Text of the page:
MILFORD — As summer comes to a close, Alene Candles is ramping up its production in preparation for the holiday season.
Hundreds of extra workers have been hired to help with the influx of orders, and the company is eager to make the most of the 93 days remaining until Christmas.
“This week we have up to 11 production lines running and about 425 employees helping out,” said Evan Fish, plant manager at Alene Candles, 51 Scarborough Lane.
Alene Candles typically employs 200 workers year-round, but takes on additional hires during the fourth quarter of the year.
“We have grown a lot. We make seven times more candles now than when we bought the business in 2008,” said Rod Harl, president of Alene Candles. “We have reinvented the company considerably.”
Alene Candles designs and produces candles for dozens of clients, including well-known retailers such as White Barn and Bath and Body Works, as well as high-end retailers in the New York cosmetics industry. Its headquarters includes a 180,000-square-feet facility in Milford, but the company also has a factory in Ohio and offices in New York.
Last week, thousands of candles were poured, perfected, packed and shipped from the Milford site.
“We have some customers with a very rapid supply chain. We can get their orders and have them in the stores three weeks later,” Harl said.
Large silos are stationed outside of the Milford plant, which hold massive amounts of molten wax. The wax is combined with fragrances and color additives in the mezzanine level of the facility, which is mixed inside of 30 dairy tanks before traveling to the lower level production floor.
Once on the main level, machines place the wicks into vessels where they are secured in typical glass candle containers. The wax is then poured into the containers before the product solidifies and travels down the manufacturing line where workers align the tips of the wicks, clean the outside of the containers and package the candles into boxes.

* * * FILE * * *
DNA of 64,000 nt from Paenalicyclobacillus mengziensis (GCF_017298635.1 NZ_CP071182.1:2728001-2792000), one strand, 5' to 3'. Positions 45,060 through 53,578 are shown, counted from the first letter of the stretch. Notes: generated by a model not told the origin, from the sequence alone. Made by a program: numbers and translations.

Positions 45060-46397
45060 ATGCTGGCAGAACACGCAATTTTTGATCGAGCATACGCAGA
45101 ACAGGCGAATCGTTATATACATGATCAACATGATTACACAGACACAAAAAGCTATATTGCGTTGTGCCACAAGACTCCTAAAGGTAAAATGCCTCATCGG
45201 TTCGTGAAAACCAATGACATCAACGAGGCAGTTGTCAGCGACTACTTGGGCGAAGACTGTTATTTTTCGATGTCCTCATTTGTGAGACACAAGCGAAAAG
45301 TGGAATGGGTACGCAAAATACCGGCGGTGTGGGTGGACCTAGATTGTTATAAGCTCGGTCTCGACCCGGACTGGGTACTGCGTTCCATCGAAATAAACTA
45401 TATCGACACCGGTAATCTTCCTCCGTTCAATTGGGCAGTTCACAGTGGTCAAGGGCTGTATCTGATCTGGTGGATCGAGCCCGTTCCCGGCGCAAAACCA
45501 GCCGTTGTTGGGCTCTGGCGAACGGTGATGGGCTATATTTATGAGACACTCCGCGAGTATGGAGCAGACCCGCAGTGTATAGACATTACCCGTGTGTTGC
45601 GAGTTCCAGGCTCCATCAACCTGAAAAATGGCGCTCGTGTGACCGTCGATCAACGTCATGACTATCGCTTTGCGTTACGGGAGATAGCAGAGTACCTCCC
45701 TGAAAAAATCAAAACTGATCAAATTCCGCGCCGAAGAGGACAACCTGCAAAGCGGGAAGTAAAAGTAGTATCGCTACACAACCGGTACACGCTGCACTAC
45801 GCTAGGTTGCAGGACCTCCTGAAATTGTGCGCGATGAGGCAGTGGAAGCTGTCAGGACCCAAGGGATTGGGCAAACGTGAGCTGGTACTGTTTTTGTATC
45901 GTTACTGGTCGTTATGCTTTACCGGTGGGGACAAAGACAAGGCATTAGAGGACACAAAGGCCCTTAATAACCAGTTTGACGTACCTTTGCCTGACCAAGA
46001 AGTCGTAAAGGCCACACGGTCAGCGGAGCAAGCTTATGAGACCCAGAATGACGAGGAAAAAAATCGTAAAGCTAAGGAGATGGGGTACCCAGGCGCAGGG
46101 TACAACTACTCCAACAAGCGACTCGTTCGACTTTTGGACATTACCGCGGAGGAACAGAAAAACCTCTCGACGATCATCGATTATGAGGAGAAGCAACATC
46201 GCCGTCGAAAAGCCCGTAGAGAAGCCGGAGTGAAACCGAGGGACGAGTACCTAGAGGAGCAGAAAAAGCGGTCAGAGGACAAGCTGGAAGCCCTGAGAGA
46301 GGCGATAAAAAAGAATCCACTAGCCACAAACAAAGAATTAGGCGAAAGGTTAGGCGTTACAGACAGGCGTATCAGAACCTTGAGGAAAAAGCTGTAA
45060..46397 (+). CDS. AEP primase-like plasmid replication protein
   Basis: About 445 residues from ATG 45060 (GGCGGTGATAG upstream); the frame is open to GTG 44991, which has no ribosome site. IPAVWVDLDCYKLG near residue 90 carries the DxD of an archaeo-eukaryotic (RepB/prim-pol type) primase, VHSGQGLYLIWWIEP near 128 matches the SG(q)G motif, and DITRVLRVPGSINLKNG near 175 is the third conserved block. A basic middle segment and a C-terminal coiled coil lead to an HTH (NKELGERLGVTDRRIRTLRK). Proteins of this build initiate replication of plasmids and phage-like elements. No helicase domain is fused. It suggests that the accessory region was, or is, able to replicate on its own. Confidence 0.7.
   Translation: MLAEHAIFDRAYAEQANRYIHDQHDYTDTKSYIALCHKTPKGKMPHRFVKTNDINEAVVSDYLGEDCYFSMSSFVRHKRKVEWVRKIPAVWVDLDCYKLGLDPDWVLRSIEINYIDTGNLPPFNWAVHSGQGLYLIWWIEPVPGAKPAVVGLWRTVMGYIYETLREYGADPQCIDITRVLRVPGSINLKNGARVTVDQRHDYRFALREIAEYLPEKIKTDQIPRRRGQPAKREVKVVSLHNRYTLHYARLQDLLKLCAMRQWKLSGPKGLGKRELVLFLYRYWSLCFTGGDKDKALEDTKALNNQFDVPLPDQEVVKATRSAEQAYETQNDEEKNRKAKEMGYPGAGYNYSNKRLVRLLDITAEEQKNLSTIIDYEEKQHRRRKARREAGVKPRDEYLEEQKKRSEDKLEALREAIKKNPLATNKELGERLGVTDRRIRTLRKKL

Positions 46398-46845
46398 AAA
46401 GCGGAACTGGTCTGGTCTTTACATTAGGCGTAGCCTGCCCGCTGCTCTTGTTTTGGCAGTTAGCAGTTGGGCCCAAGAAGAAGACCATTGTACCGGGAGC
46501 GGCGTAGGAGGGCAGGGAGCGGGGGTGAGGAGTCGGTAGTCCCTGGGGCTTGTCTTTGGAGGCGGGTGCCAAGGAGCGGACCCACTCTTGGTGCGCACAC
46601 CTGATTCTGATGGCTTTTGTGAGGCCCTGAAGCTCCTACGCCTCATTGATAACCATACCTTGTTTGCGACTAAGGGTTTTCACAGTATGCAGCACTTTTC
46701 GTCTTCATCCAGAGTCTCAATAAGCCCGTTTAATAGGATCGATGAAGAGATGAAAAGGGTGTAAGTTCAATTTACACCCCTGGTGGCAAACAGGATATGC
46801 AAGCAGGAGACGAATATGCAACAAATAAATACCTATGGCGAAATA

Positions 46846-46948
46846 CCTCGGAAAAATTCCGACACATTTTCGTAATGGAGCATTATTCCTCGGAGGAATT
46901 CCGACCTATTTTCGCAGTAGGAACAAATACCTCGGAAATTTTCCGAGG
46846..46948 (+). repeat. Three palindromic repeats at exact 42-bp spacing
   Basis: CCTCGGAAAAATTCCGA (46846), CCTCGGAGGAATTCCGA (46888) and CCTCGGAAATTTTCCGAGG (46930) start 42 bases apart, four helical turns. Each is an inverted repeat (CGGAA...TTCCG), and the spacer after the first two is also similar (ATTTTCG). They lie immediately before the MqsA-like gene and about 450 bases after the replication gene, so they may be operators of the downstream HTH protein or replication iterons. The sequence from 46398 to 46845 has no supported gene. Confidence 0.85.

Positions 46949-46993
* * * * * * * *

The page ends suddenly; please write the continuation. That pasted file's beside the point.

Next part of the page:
They are then placed onto pallets and ready for shipment, according to Harl.
Vanilla, pumpkin, spice and pine-based fragrances are popular during this time of year, according to workers.
“We are doing such high volume right now,” Harl said. “We have this systemized to a science.”
With the unemployment rate so low in New Hampshire, Harl acknowledges that it can sometimes be difficult to find extra seasonal work. However, he says several of his workers have been with the company longer than him. Most employees reside in southern New Hampshire or northern Massachusetts.
Aside from the manufacturing line, Alene Candles also has a research and development lab, analytical lab and burn lab where experiments are conducted on different scents, materials are tested and workers ensure that the custom products are burning reliably, safely and consistently, Harl said.
Alene Candles was founded in 1995, and up to 1 billion candles have been distributed since its inception.
“We make good quality products that sell well, and we are always looking for new and interesting ideas,” he said.
About two-thirds of the company’s sales will be completed during the second half of this year, with about 40 percent of its overall production taking place in the fourth quarter, according to Harl. By February, the company will be back to its typical 200-person workforce.
Alene Candles is also working to expand its community involvement. It recently launched a new program to honor Milford community leaders and provide additional resources to area nonprofits. Alene’s Milford Luminaries program will recognize four outstanding individuals for their contributions to the Milford community through their jobs or volunteer work. As part of the program, the company will contribute $4,000 to local nonprofits.